Minnesota’s legislative auditor on Friday delivered a harsh report on the state’s four minority councils, finding little sign that they have been effective at their mission.

The legislative audit suggested the councils, designed to raise the interests of Minnesota’s minority populations, must change. It proposed closing the councils, absorbing them into existing state agencies or otherwise redesigning them.

The audit highlighted myriad issues. It said that the councils lack clear goals or power, have members who rarely show up for required meetings or have vacant appointments, and have “poor communication with constituent organizations.”

The councils for Asian Pacific Minnesotans, Black Minnesotans, Chicano/Latino Affairs and Indian Affairs were allocated about $3 million last year and are expected to spend more in the next two years.

Although the councils have been around for decades — the Council on Indian Affairs was created in 1963 — they have long been viewed with skepticism. A decade ago, a legislator proposed cutting off state funding for all of the councils. While the councils have remained, their budgets have vacillated wildly.

Despite periodic looks at revamping their roles, the councils have continued — as have major disparities between the majority white population in Minnesota and minorities. The state’s minority populations are far more likely to live in poverty, struggle with educational attainment and suffer from worse health outcomes than the majority population. While the state’s population as a whole tends to compare well to other states, its racial disparities on key measures are among the worst in the nation.

Councils respond

In response to the audit, some of the councils said that they agreed with some of the findings and that they rejected others.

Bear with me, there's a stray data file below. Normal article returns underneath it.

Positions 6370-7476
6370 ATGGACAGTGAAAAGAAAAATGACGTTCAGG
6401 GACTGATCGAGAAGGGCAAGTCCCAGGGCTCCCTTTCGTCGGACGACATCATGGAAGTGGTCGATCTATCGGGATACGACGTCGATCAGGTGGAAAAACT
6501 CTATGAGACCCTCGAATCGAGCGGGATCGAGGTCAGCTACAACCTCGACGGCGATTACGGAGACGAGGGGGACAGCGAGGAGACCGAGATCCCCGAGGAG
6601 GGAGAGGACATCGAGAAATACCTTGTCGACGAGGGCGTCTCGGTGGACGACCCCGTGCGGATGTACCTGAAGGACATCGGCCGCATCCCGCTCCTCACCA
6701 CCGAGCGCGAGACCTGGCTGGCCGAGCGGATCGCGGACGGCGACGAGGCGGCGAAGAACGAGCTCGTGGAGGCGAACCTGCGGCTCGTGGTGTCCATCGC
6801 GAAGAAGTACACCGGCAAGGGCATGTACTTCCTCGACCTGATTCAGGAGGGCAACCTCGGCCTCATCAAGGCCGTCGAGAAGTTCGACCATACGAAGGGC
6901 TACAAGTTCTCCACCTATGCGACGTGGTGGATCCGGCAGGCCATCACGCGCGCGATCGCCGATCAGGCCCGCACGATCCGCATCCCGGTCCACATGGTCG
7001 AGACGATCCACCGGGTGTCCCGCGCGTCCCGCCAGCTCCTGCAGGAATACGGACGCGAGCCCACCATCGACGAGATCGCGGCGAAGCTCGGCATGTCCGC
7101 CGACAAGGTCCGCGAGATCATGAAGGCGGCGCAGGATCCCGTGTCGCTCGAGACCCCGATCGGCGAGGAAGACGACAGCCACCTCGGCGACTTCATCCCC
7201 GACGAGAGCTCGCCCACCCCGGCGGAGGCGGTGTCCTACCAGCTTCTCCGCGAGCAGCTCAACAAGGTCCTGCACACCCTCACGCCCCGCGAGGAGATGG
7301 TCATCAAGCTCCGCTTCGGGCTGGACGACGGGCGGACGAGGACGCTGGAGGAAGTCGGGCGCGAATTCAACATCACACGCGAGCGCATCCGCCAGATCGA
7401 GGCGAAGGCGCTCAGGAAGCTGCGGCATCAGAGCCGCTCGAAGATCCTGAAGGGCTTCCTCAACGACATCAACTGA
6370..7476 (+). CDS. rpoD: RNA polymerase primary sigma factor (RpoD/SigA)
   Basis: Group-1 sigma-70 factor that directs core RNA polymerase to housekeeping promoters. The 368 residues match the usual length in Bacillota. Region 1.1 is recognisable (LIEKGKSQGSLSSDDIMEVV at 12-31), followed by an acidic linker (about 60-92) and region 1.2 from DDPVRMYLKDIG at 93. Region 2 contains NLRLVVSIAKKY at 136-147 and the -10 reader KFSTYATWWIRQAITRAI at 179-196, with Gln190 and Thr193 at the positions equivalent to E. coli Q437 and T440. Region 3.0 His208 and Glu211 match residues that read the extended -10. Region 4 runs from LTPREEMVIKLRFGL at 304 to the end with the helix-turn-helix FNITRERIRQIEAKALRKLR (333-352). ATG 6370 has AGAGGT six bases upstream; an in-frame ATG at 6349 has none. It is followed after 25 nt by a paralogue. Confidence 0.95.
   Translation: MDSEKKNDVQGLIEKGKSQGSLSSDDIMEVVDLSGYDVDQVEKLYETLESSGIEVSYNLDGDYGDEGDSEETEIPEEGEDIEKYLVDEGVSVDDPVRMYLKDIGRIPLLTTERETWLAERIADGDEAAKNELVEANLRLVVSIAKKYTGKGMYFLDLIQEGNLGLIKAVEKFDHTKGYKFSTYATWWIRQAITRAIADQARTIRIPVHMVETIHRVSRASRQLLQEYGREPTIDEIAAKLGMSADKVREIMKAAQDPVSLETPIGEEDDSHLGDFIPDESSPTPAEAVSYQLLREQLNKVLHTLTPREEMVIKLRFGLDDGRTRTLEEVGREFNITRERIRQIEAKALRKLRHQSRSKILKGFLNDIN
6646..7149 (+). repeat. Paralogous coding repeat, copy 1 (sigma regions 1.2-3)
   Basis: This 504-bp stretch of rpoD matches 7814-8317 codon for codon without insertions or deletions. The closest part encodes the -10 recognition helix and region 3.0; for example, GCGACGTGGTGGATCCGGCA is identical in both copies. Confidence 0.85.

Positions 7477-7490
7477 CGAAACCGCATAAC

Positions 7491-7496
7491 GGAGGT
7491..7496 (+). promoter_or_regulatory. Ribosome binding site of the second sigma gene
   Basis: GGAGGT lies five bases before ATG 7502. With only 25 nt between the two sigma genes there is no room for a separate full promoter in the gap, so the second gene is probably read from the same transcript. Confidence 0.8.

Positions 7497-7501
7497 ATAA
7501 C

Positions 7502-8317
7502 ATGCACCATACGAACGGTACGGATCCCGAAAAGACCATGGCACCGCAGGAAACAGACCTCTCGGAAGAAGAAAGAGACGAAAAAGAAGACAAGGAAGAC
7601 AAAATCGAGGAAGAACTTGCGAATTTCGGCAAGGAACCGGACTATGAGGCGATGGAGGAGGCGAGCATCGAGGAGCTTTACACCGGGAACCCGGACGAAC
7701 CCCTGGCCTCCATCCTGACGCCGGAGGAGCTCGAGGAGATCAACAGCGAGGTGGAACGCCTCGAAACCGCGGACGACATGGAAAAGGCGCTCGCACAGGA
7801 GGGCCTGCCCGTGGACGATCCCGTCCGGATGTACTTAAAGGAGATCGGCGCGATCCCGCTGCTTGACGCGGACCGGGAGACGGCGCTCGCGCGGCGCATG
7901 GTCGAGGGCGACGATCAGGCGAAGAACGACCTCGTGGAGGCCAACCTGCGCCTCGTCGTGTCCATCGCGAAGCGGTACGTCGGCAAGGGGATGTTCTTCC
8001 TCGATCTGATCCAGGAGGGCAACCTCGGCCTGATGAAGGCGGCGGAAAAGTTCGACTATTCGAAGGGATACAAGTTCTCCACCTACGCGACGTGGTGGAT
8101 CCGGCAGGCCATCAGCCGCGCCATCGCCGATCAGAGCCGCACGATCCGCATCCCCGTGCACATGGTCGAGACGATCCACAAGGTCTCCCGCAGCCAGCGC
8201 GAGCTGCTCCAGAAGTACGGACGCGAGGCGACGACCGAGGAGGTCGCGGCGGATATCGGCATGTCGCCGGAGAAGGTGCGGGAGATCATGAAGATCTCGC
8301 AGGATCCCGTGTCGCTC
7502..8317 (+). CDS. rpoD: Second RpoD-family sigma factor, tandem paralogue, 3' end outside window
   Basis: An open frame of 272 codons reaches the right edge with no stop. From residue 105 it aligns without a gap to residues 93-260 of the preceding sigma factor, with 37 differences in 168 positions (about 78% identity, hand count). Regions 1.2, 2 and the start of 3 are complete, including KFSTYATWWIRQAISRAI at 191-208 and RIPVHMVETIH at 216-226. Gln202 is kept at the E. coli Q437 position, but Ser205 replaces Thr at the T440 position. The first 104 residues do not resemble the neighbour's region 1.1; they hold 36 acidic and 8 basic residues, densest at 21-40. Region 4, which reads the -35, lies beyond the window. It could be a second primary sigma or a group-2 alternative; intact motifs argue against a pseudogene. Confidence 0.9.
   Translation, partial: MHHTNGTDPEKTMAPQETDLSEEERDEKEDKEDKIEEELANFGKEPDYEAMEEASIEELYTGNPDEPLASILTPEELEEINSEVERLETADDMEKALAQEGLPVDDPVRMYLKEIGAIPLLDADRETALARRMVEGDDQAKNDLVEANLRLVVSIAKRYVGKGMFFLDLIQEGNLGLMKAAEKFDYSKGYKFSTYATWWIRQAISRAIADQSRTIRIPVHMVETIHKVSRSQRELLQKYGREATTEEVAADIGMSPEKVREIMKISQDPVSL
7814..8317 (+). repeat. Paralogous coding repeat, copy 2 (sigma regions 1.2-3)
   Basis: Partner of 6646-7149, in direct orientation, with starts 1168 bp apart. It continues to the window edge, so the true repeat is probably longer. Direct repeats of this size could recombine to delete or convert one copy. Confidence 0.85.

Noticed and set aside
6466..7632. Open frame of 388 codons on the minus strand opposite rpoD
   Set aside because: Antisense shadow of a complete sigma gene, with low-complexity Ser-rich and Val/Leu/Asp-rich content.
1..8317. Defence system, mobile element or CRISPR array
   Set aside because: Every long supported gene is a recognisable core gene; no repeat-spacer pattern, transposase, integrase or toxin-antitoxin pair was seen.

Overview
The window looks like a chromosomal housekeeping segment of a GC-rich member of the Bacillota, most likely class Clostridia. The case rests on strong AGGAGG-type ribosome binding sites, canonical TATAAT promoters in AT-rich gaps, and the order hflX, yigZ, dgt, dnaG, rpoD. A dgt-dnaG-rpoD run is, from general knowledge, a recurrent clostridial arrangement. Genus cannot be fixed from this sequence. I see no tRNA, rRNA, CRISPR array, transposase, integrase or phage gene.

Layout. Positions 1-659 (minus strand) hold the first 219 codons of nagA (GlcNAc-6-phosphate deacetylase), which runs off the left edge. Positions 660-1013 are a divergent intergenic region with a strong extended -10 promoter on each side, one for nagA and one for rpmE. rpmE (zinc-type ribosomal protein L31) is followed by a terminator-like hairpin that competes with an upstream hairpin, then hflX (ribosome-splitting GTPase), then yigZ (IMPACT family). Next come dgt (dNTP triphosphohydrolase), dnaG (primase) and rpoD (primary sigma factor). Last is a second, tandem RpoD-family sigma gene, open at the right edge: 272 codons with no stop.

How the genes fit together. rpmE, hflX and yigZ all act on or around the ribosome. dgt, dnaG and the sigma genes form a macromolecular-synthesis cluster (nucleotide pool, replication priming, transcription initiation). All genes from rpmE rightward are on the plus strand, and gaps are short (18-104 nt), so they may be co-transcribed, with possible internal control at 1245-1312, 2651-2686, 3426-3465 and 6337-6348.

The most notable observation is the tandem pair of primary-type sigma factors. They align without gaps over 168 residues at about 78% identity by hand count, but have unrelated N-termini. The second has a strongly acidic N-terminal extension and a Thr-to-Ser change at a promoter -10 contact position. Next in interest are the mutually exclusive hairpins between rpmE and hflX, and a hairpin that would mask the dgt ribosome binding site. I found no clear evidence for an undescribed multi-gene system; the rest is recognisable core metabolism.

“As our communities grow and the four councils become more effective at seeking a place at the table, we are committed to assisting government with finding ways to grow the pie and fostering cooperation rather than competition,” said Sia Her, executive director of the Council on Asian Pacific Minnesotans.

Annamarie Hill, the executive director of the Minnesota Indian Affairs Council, said the auditor had ignored or misunderstood the fundamental purpose of the Indian council.

The audit found that the Council on Black Minnesotans suffered from particularly acute issues. Over the last decade, the report said, various studies have found financial mismanagement and dysfunction in the council, and in 2011, three council members resigned and the longtime executive director was fired. The audit found that the council had performed its statutory duties but that it also had “poor attendance and unbecoming behavior by some members.”

That council’s response was equally abrupt.

Edward McDonald, the council’s director, and Patwin Lawrence, its board chairman, wrote that the audit “traps the reader in a litany of revisionist history and the promotion of stereotypical rhetoric about African heritage people and other ethnic groups.”

In testimony to legislators on Friday, McDonald said: “The term ‘minorities’ throughout the report and disparity data to compare African heritage people to others is an insult to our state, and only serves to fuel pretentiousness and dominance but illustrate the need to strengthen our human rights enforcement statute.”


Rachel E. Stassen-Berger Twitter: @RachelSB